By Ben Eisen 

Bank of America Corp.'s profit fell 16% in the third quarter, though the bank indicated that it is well prepared to weather the coronavirus recession.

The Charlotte, N.C., lender said Wednesday that it earned $4.88 billion in the July-to-September period, compared with $5.78 billion a year ago and $3.53 billion in the prior quarter.

Profit amounted to 51 cents per share. Analysts polled by FactSet had forecast 49 cents.

America's second-largest bank has struck a more optimistic tone than some of its rivals in recent months, saying that consumption is bouncing back after the initial shock of the economic shutdown. The bank said that its customers spent more in the third quarter than they did a year ago as the economy reopened.

"We are seeing a return to the fundamentals of a generally sound underlying economy but we won't get there until we have fully addressed the healthcare crisis and its associated effects," CEO Brian Moynihan said on a call with analysts Wednesday morning.

While Bank of America, like its peers, has put away billions of dollars to cover loan defaults, its provisions have been smaller. Now, the bank and its competitors signaled they are holding off for now on more major reserve builds. JPMorgan Chase & Co. on Tuesday said its profit rose from a year ago and Citigroup Inc. said its profit fell, but both banks set aside less additional money than in the previous two quarters for potential loan losses.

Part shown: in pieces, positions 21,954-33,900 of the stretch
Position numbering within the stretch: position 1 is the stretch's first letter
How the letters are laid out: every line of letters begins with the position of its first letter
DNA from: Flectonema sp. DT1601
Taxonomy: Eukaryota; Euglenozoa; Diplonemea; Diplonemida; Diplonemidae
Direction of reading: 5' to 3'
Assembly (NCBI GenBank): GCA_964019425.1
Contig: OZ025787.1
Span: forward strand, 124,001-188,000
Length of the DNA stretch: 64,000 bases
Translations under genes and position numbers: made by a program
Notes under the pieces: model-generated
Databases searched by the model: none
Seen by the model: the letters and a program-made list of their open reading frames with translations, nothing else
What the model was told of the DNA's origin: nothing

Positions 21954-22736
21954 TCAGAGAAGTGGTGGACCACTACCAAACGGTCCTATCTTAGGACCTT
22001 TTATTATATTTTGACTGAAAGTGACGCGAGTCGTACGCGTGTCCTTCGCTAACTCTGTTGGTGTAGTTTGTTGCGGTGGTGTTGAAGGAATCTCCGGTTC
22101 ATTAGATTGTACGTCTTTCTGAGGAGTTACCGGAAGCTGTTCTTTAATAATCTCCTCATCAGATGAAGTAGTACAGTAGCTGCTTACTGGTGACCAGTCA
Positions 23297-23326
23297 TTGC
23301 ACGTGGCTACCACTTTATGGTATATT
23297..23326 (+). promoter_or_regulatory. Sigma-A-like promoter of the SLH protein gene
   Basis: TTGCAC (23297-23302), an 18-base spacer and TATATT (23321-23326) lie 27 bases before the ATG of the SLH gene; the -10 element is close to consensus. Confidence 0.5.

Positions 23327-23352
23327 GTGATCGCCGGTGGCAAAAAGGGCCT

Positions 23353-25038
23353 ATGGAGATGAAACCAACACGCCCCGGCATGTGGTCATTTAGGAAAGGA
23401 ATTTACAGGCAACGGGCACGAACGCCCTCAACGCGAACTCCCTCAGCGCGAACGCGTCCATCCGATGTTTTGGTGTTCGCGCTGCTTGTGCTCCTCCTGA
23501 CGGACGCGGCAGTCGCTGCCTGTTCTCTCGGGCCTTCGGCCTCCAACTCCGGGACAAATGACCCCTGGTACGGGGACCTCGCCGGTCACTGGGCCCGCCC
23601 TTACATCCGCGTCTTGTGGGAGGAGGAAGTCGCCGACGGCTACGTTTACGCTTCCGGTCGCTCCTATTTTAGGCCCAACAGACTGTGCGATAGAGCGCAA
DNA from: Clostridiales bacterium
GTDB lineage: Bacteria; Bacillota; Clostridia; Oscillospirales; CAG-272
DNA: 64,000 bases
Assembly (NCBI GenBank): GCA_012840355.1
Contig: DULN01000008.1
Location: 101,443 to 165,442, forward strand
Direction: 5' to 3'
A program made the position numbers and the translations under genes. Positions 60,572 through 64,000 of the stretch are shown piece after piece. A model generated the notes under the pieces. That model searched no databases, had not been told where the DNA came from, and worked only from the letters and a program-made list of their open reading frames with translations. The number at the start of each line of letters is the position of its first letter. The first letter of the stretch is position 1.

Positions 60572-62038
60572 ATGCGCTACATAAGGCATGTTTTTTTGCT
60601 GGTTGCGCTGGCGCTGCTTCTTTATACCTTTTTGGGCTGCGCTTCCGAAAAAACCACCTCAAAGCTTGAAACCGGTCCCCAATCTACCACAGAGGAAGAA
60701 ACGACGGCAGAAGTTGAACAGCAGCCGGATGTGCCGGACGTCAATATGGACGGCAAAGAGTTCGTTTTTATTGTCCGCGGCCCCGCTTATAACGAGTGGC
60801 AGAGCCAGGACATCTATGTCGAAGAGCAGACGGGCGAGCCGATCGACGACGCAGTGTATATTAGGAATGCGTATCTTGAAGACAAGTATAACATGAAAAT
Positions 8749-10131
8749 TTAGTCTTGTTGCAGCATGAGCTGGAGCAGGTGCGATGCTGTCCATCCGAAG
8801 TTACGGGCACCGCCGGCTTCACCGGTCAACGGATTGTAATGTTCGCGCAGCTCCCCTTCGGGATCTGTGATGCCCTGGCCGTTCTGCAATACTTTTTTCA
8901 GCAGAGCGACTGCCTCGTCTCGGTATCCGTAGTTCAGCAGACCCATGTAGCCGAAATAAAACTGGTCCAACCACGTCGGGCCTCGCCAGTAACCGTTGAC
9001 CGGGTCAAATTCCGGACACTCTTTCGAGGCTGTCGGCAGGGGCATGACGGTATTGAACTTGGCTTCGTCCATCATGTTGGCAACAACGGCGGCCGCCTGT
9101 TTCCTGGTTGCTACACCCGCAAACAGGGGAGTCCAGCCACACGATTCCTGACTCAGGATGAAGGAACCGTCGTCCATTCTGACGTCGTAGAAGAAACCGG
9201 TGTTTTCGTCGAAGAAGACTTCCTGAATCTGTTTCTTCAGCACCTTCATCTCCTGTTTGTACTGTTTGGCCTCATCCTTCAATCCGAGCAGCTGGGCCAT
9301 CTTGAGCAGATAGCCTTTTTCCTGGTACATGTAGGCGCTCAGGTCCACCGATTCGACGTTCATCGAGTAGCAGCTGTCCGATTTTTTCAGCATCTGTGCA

In the third quarter, Bank of America set aside $1.39 billion. That was far smaller than its earlier provision of $5.12 billion in the second quarter and $4.76 billion in the first quarter.

Provisions included more money set aside for commercial loans in hard-hit industries such as travel and entertainment. Notably, the bank released $269 million of its reserves for consumer loan losses, saying credit-card balances are lower and the economy is improving.

The bank posted revenue of $20.34 billion in the third quarter, down 11% from last year. Analysts polled by FactSet had expected $20.8 billion. Revenue was down in all of its divisions except trading.

Adjusted trading revenue of $3.34 billion was up 4% from $3.22 billion a year ago. Last quarter, the division posted revenue of $4.41 billion.

Trading revenue jumped 30% at JPMorgan and 17% at Citigroup, with traders taking advantage of uncertain markets.

The investment-banking arm posted fee growth of 15% from a year ago, led by underwriting of stock offerings during what has turned out to be a blockbuster few months for IPOs. Total fees of $1.77 billion compared with $1.53 billion a year earlier. However, the bank also booked lower fees from mergers and bond issuance.

Superlow interest rates have presented another challenge for banks, eating into what they earn from lending money. Bank of America's interest income fell 17% from a year ago to $10.13 billion, while its noninterest income fell 4% to $10.21 billion.

Bank of America shares fell 1.6% in premarket trading Wednesday. Bank stocks have tumbled this year, far underperforming the broader S&P 500, which is currently trading near record highs.

Write to Ben Eisen at


(END) Dow Jones Newswires

October 14, 2020 09:23 ET (13:23 GMT)

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